Next stop was actually 1 floor DOWN to the OUTSIDE SEE-THROUGH observation deck floor. That was a bit unnerving… There was a 10 foot wide observation deck outside, with inside seating as well if you wanted. The first 4 foot section, nearest the tower, was wood planks (sealed and solid underfoot) – but the second section a bit farther out on the ledge, so to speak was clear glass. Nothing below but the rest of the world about 700 feet straight down. Again, a little unnerving. Everyone ventured out for a snapshot, even Mom who got as close as I’ve ever seen her to something like that. It was a unique experience – you can see for yourself in the photos…
After that excitement, we took the elevator down to the base of the tower and walked through a very well-done museum of Shanghai’s checkered native and colonial history. It was very enlightening and very well presented (gotta recommend it if you have some free time).
Outside of the Tower there is a huge circular elevated walkway surrounding a manicured garden center section of a roadway rotary. Adjoining the walkway was a the Pearl Tower, some shopping malls, and a Flagship Disney Store. The store was well secured with 4 police cars surrounding it at all times and was complete with a serpentine line to allow customers to queue up to enter. What’s a Disney attraction without a long serpentine line!!?? It was very popular with the Chinese, probably owing to the approaching opening of the Disney Shanghai Park in 2016. Outside the store and on the roof, there were mouse-ear shaped gardens, that were easily visible from the top of the Pearl Tower…pure Disney.
It was getting on in the afternoon, and we were considering dinner options. We found a mall with a bunch of restaurants – but nothing western enough for our tastes (at least in our price range). Nerves were fraying and attention spans shortening when AR came through in the clutch again by finding a few other restaurants on the Esplanade level – with limited options, we agreed on Hooters – for the Wings, of course. On our walk to Hooters, God smiled on us once again as a TGIFridays came into view across the street. Relief washed over us and we couldn’t get there fast enough!
As we walked in it was “Table for Seven, please”. The hostess seemed a bit challenged and asked if we had reservations. After the laughter subsided we simply said “No”. She bounced around a bit more, and suggested a high-top table – NOT the best option for Ryan! Then a manager happened by, got wind of the conversation and took charge. He motioned for us to hang back for a moment, while he cajoled a very nice family of four, who he had just seated moments ago, into moving down one table, to free up our seven seats. They were not overjoyed, but they did move for us. They were nice and we thanked them.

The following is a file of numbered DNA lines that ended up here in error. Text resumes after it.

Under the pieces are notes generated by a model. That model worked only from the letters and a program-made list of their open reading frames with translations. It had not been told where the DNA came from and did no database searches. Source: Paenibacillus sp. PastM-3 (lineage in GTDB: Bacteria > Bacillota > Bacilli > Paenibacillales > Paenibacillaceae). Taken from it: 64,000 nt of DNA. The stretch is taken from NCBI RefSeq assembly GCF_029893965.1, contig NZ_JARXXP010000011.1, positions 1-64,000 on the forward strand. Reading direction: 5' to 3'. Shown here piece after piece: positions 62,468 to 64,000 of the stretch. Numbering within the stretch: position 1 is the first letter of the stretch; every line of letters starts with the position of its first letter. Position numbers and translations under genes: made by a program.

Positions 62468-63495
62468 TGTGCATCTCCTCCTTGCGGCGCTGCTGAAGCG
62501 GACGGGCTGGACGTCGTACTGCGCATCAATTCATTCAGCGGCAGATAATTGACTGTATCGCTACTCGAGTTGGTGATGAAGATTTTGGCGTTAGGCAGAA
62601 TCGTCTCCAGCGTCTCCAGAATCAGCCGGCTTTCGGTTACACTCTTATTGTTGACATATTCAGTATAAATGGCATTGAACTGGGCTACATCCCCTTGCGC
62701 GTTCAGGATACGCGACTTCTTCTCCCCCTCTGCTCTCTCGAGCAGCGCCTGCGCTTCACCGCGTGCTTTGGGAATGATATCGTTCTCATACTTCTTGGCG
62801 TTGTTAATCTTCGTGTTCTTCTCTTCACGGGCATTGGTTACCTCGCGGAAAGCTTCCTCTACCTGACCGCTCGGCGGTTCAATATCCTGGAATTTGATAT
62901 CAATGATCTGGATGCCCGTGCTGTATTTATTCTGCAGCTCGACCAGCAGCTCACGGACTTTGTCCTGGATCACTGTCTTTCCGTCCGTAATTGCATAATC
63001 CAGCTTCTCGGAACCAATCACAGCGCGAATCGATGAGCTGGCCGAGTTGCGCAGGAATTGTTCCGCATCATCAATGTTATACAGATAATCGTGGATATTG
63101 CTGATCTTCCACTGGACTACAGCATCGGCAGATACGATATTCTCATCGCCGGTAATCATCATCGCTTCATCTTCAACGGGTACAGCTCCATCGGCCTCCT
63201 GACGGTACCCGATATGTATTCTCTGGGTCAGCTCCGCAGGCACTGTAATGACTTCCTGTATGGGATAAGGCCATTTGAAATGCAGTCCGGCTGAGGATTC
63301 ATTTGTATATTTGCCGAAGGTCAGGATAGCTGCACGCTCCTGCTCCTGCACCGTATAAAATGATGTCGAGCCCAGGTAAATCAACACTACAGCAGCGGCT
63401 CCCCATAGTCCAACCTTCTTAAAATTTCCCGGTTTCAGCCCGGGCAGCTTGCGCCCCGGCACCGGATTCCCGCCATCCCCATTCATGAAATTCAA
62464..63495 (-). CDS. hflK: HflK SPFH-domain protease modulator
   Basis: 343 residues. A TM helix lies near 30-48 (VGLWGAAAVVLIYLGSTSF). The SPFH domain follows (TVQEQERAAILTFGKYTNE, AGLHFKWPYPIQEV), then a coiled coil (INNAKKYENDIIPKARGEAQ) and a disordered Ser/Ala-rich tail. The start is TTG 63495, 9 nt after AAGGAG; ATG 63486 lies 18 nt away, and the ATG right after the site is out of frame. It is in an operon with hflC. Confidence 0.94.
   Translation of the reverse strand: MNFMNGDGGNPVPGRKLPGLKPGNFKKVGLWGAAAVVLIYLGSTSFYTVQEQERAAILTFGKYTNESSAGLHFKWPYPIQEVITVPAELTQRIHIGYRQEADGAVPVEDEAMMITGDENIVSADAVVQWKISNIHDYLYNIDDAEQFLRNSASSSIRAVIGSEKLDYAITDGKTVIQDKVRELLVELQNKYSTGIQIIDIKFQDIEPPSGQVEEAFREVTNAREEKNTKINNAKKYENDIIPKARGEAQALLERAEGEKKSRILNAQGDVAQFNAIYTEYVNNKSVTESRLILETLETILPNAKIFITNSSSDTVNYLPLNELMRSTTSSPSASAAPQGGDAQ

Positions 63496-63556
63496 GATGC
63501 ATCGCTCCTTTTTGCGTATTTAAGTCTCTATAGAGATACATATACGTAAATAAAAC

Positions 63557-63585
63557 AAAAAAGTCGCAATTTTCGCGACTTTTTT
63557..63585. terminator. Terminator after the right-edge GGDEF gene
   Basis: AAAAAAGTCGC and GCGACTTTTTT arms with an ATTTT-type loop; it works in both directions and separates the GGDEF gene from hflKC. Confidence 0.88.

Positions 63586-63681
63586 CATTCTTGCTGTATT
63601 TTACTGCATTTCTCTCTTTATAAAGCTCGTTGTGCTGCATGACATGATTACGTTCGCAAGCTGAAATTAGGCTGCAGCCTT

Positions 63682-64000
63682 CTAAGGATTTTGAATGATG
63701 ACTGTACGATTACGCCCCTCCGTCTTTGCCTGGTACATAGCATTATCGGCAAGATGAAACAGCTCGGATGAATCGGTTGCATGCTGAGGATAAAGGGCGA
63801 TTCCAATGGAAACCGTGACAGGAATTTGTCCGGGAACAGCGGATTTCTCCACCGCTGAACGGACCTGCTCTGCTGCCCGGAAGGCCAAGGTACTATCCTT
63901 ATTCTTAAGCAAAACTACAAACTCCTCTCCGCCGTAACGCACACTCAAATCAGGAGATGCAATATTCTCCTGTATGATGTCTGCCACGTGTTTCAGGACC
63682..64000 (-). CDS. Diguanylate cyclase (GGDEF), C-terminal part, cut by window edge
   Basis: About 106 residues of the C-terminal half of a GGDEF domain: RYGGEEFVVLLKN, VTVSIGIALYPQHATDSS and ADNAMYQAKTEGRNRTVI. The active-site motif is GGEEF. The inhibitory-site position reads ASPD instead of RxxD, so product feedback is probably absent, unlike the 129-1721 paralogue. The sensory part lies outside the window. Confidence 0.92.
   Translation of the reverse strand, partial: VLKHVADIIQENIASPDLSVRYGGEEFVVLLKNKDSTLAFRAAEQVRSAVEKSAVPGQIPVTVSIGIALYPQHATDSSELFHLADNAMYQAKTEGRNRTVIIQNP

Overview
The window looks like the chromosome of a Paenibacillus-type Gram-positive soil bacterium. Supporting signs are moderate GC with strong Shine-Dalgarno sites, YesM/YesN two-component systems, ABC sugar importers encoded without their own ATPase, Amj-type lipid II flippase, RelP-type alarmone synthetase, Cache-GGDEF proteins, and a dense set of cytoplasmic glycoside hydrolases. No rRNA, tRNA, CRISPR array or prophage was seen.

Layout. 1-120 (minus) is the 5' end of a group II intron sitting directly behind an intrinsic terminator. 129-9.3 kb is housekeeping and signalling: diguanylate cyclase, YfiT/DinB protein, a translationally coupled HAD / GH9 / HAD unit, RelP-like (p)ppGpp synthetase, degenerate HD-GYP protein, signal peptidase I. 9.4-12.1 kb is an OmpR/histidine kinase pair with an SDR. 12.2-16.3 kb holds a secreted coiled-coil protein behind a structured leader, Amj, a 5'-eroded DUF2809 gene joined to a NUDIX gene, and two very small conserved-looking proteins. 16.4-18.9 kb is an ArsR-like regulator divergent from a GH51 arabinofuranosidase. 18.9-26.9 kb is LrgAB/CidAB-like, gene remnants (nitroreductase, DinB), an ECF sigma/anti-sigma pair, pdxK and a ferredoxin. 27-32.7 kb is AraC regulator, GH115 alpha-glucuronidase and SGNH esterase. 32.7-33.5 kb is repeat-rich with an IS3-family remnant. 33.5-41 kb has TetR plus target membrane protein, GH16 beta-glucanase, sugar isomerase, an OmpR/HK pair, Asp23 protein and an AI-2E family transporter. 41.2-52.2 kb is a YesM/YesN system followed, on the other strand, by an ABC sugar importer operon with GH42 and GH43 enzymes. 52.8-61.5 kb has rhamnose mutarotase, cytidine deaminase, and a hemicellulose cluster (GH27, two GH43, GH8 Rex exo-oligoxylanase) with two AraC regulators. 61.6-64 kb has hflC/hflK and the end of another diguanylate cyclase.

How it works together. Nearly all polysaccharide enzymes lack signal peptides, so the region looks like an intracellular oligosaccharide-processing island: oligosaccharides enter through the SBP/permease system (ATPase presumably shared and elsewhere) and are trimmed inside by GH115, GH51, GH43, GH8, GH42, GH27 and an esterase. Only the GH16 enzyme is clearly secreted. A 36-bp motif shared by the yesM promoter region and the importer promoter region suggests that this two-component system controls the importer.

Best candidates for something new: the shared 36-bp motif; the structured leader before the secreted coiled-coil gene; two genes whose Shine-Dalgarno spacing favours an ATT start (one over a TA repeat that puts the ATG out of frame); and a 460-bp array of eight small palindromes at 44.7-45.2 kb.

The meals were typical Fridays but just what the doctor ordered. We left refreshed and rejuvenated for a our long march back to the hotel. We spent a few moments on the elevated walkway, getting some evening photos of the Pearl Tower, before heading back to the tunnel ride. Back on the hotel side of the river, we walked up onto the Bund, with about 100,000 other Chinese and western tourists! It was way more crowded than the Wildwood Boardwalk on a warm Labor Day Weekend. Tiny hands were squeezed into big ones as we navigated the mob scene. We looked back down onto the street and the crowds kept coming. It was like an Eagles game just let out and people were streaming to their cars; but these folks were headed to the Bund to join US. It was NUTS – so many people.
We stayed only long enough to grab a few photos of the skyline, and some decorated dinner cruise boats meandering down the river. We had quite a walk yet ahead of us, so we got into formation and jammed our way through the masses. For a good part of the walk back to the protection of Nanjing Road (pedestrians only), we walked in the street – despite the objections by Kyle & Dylan, observing that walking in the street wasn’t very safe! We kept out heads down, went with the flow of the crowd and pretended not to hear them!
Actually, by this point, given the day we’d had, and the ground we’d covered, we half-expected the kids’ behavior to be off the reservation. But they were GREAT – all of them, Ryan included. No constant complaints, not too much whining, and no mutinies. As long as I closely monitored the equality of the time allocated to each of the 6-year-olds riding on my shoulders, all was well. This was our last nighttime walk on Nanjing Road, the “Times Square” of Shanghai, so we made sure to drink it in…who knows when we might be back?
We collapsed into our beds back at the Hotel.
One more morning in China…then we were taking Ryan HOME.
Thanks for following…more to come soon.
The Kids and their Favorite Kitty outside the Marriott
Sure, I know where we’re going…
Just before the Sightseeing Tunnel
The AMAZING Bund Sightseeing Tunnel – Hold On Tight!!
Oakie at the Oriental Pearl Tower
The Garden at the Rotary
The Oriental Pearl Tower
About to go into the Aquarium
There was also a Kitty Exhibit at the base of the Tower
Ice Cream Lunch
The Disney Store from 800 Feet – 2 sets of Ears. Note the HUGE Crowd waiting to get in!
Kyle – JiangXi
Ryan – Guangdong
Dylan – Liaoning
Ashley – Hubei
The Glass Observation Deck
On the Elevated Walkway
Thank God It’s FRIDAYS!
Our last view of the Skyline from the Bund, as we headed home.